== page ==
Shahira Fahmy, an architect from Cairo, Egypt started off her professional career as a surveyor mapping old Cairo to make the city more visible and accessible, and now has been hailed one of the “architects building the Arab Future.” Her real goal is assisting the public to retake ownership and decision-making in the city.
Recognized internationally, Fahmy has won many honors for her architectural work, including the Green Good Design Award of the Chicago Athenaeum in 2010. But she has shared the challenge of educating Egyptian culture about the why of architects, who are seen as a trade for the engineering field. Moreover the political situation in Egypt remains unsettled, complicating all forward movement in planning and building the future.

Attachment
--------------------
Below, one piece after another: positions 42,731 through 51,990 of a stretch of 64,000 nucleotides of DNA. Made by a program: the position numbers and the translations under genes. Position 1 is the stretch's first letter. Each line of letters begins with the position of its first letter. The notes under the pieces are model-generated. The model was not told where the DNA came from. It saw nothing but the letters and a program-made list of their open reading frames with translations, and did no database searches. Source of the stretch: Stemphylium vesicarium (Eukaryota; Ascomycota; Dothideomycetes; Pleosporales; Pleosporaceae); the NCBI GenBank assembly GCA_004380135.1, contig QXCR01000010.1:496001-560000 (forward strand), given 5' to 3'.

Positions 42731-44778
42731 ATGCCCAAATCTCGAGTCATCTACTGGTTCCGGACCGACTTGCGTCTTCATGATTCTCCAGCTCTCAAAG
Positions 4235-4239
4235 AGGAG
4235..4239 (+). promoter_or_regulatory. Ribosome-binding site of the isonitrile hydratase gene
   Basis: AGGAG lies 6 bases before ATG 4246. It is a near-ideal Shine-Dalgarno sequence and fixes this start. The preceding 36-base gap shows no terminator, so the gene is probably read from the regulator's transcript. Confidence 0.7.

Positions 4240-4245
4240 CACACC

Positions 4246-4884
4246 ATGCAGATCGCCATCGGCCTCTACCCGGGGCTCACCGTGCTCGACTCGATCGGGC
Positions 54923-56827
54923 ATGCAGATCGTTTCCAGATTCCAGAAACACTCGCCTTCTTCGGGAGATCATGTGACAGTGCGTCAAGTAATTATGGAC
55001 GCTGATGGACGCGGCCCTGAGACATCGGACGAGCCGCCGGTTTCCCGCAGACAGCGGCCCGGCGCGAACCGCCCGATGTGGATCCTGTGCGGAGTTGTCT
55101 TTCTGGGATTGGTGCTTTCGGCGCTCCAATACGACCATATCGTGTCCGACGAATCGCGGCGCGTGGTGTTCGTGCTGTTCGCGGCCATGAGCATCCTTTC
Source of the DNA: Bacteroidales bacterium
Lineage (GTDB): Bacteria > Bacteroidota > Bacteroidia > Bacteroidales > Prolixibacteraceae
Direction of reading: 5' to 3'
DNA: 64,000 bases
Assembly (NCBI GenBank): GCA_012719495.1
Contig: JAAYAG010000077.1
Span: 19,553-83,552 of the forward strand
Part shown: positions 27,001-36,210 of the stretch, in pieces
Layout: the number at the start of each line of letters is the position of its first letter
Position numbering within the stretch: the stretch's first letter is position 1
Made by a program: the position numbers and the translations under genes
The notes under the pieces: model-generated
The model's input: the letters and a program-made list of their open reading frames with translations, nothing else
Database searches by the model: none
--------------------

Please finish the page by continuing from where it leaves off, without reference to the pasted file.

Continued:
Since January 2011, the Egyptian resistance movement has left Tahrir Square to activate pop-up actions in public spaces around Cairo. Fahmy is especially intrigued by the mapping initiatives that have emerged to document a city in flux. She looks forward to the Fellowship as an opportunity to understand the new social, physical and political urban conditions and examine other cities for innovative models and prototypes and methods for dealing with volatile public space.